Originally published February 1, 2012 on the New Economic Perspectives blog.
There were a few comments this week, focused especially on Chinese holdings. It should be clear from my post that I am not concerned about the holdings nor about a possible run. China will gradually reduce its export surplus, but it is probable that other countries will continue to want to accumulate more dollars and so will try to replace Chinese exports to the US with their own. The Dollar will remain strong, there will be no run. So here are the questions grouped into main themes.
Q1 (Neil): Additionally is there a case for having a positive domestic monetary policy and a zero monetary policy for foreign holdings?
A: I presume you mean interest rates? Warren Mosler has advocated permanent ZIRP (zero overnight interest rates) which is essentially Keynes’s euthanasia of the rentier class. With Bill Mitchell he advocated elimination of treasuries altogether—which I also endorsed several times during the US debt limits debate. So I guess my answer would be: zero for both!
Q2: (Neil) I’ve heard a couple of notes recently that Abba Lerner argued for the burden “The only really serious burden associated with government debt is that part of the debt owed to foreigners (as Abba Lerner argued.)
A: I did write about that particular article in which Lerner tore apart the “debt burden” argument (you should read it) in my Understanding Modern Money book back in 1998. Yes there can be a “real” burden if foreigners start buying US output—increasing our exports. Exports are a cost, imports a benefit. But that is if we are at continuous full employment—something we never have, of course.
Q3 (two commentators): If by ‘dumping’ US Treasuries people mean selling them, would that be a problem? Then someone else would be buying … American or Foreign. So what ?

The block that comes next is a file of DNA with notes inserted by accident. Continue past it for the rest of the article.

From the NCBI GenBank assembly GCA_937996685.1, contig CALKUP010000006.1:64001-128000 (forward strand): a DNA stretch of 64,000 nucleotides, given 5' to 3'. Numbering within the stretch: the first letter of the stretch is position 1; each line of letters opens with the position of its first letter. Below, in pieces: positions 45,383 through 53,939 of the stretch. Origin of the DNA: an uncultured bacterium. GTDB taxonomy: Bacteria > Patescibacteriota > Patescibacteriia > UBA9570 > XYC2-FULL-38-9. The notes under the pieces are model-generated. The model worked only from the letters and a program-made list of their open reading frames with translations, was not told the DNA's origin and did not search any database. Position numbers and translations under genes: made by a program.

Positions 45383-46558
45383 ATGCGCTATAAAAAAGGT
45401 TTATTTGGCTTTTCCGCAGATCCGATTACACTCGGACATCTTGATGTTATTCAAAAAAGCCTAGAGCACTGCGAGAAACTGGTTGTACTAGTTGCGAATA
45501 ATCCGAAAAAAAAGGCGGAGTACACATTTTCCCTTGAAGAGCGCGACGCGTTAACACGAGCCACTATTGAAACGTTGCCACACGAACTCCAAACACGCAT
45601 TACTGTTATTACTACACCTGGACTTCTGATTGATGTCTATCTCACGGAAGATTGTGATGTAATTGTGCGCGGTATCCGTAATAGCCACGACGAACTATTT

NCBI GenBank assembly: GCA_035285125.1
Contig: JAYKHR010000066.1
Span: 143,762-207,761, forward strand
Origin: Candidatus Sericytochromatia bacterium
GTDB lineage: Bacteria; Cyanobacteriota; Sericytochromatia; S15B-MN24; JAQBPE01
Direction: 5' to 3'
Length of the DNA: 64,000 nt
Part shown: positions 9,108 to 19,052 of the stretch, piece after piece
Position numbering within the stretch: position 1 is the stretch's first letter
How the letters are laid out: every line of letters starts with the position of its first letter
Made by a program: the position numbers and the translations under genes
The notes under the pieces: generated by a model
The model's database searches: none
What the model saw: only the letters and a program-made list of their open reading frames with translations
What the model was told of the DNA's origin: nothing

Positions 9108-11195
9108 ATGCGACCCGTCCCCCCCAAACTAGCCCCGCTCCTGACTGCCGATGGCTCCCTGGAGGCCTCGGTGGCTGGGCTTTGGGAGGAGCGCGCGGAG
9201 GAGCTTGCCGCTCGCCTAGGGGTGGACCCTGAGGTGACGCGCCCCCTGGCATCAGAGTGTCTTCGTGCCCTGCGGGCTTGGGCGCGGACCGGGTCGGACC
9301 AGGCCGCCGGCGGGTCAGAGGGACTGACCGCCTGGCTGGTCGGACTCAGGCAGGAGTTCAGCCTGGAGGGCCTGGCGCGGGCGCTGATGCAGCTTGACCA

A: Agreed. As I said, this is likely to be a very slow transformation as China and others realize exports are a cost and begin to produce for domestic consumption; in which case they won’t want dollars. And yes, I agree China has got more dollar reserves than it is likely to need to protect its exchange rate. But I suppose dollars are like nukes—better safe than sorry, so you accumulate more than you would ever need. But eventually they will decide they’ve got enough.
Q4: (steve) A Chinese company makes a sale through a distributor in the US. They receive dollars in payment. They have to pay their workers (and themselves) in Yuan. They exchange the dollars for Yuan at the central bank. Is this done at an exchange rate completely under the control of the PBC? Are the Yuan simply created by the PBC? So the dollars are now owned directly by the government? And, they exchange these reserves for Treasury securities. Must we offer this exchange? Or, could we force them simply to hold the reserves (until if/when they decide to buy something).
A: China manages its exchange rate, so yes it determines the Yuan it will supply against dollars that it credits to the bank accounts. The government only allows small holdings of dollars by anyone else in China, so yes most of the dollars go to the government—official balances.